SINA (NASDAQ:SINA) and Weibo (NASDAQ:WB) both reported first-quarter numbers on Tuesday that beat analysts' expectations. Both Chinese tech stocks initially rallied, but subsequently gave up their gains as the broader market petered out.

SINA spun off Weibo in an IPO six years ago, but the Chinese internet company still generates most of its revenue from the social network. Weibo also still integrates SINA's portals into its own platform. In other words, the two companies remain joined at the hip.

Over the past three years, SINA's stock has plunged over 60% and Weibo's stock has tumbled over 50%. Both companies struggled with tougher competition in China's crowded advertising market, the Chinese economy's slowdown, censorship challenges, and the COVID-19 crisis.

Yet SINA and Weibo's latest numbers indicate an inflection point might be just around the corner. Could these two battered stocks, which are both trading at historically low valuations, rebound over the next few quarters?

Two young women check their smartphones.

Image source: Getty Images.

SINA is reducing its dependence on Weibo

SINA generated 74% of its revenue from Weibo during the first quarter. The rest came from its own media advertising and fintech businesses. SINA previously grew at a slower rate than Weibo due to the sluggish growth of its portal-based ads, but that balance shifted over the past two quarters:

Revenue Growth (YOY)

Q1 2019

Q2 2019

Q3 2019

Q4 2019

Q1 2020

SINA

8%

(1%)

1%

4%

(8%)

Weibo

14%

1%

2%

(3%)

(19%)

YOY = Year-over-year. Source: Quarterly reports.

SINA offset the slowdown at Weibo and its own advertising business with the growth of its fintech business, which mainly provides microloan products.

During the first quarter, SINA's fintech revenue surged 134% annually and accounted for 19% of its top line, up from 7% a year earlier. That growth nearly offset a 22% drop at its own media advertising business and Weibo's 19% decline.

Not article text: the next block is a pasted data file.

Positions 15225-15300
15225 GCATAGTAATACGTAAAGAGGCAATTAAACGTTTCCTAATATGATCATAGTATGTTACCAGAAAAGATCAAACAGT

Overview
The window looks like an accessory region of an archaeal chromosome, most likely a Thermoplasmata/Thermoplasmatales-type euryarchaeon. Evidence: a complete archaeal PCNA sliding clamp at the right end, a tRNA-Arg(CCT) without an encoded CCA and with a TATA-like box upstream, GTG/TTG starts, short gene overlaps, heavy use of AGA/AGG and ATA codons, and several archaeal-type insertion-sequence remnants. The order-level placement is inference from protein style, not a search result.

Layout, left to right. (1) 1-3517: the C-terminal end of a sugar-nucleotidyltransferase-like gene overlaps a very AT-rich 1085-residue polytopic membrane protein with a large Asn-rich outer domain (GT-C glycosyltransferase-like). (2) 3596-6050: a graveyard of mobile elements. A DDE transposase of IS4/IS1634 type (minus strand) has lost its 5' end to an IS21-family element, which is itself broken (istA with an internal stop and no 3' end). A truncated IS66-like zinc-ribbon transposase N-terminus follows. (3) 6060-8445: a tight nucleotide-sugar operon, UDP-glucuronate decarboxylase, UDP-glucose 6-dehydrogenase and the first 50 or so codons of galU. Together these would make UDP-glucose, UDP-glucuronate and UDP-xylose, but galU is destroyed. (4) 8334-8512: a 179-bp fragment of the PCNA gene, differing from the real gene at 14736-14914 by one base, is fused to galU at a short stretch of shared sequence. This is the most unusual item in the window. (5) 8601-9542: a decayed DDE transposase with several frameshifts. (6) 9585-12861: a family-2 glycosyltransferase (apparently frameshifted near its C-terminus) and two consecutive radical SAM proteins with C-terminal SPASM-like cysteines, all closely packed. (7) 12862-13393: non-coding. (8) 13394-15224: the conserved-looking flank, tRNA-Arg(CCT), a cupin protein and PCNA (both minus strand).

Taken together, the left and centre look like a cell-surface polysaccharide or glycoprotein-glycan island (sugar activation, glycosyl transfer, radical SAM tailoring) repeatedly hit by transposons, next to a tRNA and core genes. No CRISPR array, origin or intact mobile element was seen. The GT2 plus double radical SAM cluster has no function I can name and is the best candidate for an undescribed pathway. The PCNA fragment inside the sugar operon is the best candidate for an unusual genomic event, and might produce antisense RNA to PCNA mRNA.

During the conference call, CFO Bonnie Zhang declared SINA would "take a measured approach to scale up" its microloan business by focusing on "minimal traffic cost, available institutional funding, and a sound credit control system."

China's financial regulators are currently encouraging companies to replace the troubled peer-to-peer lending industry -- which was plagued by predatory lending practices and defaults -- with company-backed microloans. SINA is clearly benefiting from that paradigm shift, but Weibo is being left out in the cold.

Weibo faces more challenges than SINA

Meanwhile, SINA and Weibo's advertising platforms face tough competition from rivals like Tencent's WeChat, Alibaba's paid listing marketplaces, and ByteDance's Gen Z-oriented platforms. The COVID-19 fallout and other macro headwinds are exacerbating the pain.

A woman broadcasts a live video on her smartphone.

Image source: Getty Images.

Weibo generated 85% of its revenue from ads during the quarter. The rest came from its value-added service (VAS) business, which mainly relies on live video broadcasts.

Its VAS revenue fell 17% annually as its lower live streaming revenue (mainly from virtual gifts) offset higher premium membership revenue. That decline suggests Weibo is falling behind higher-growth live streaming companies like JOYY.

On the bright side, Weibo's monthly active users (MAUs) still grew 18% annually to 550 million, and its daily active users (DAUs) rose 19% to 241 million. Unfortunately, none of that user growth boosted its ad and VAS revenue.

Mind the margins for both companies

SINA's adjusted net income declined 41% annually to $17 million during the quarter, as Weibo's adjusted net income fell 48% to $67.4 million. Both companies struggled with contracting gross margins:

Gross Margin

Q1 2019

Q4 2019

Q1 2020

Weibo

79%

81%

77%

SINA (Non-Weibo)

53%

60%

35%

Total SINA

76%

77%

66%

Source: Quarterly reports.

The gross margins of both companies' ad platforms contracted due to competition and macro headwinds. However, the gross margin of SINA's non-Weibo businesses contracted because the fintech unit increased the credit loss allowance for its microloans.

In other words, the growth of SINA's fintech business is a double-edged sword: its revenue growth could offset the slowdown in its ad business, but that lower-margin (and arguably higher-risk) revenue will weigh down its gross margins. Meanwhile, Weibo's gross margins could expand again if its live video viewers start buying virtual gifts as the COVID-19 headwinds wane.

But a turnaround might be on the horizon

SINA didn't offer any guidance for the second quarter, but Weibo expects a 7%-12% annual drop in revenue. That forecast is disappointing, but it suggests Weibo's advertising and live-streaming businesses passed a cyclical trough in the tough first quarter.

It's too early to call a bottom for either stock right now, but investors shouldn't dismiss SINA and Weibo's chances for a recovery. SINA trades at just 12 times forward earnings, and Weibo has a forward P/E of 15 -- and those low valuations should limit their downside until the macro outlook improves.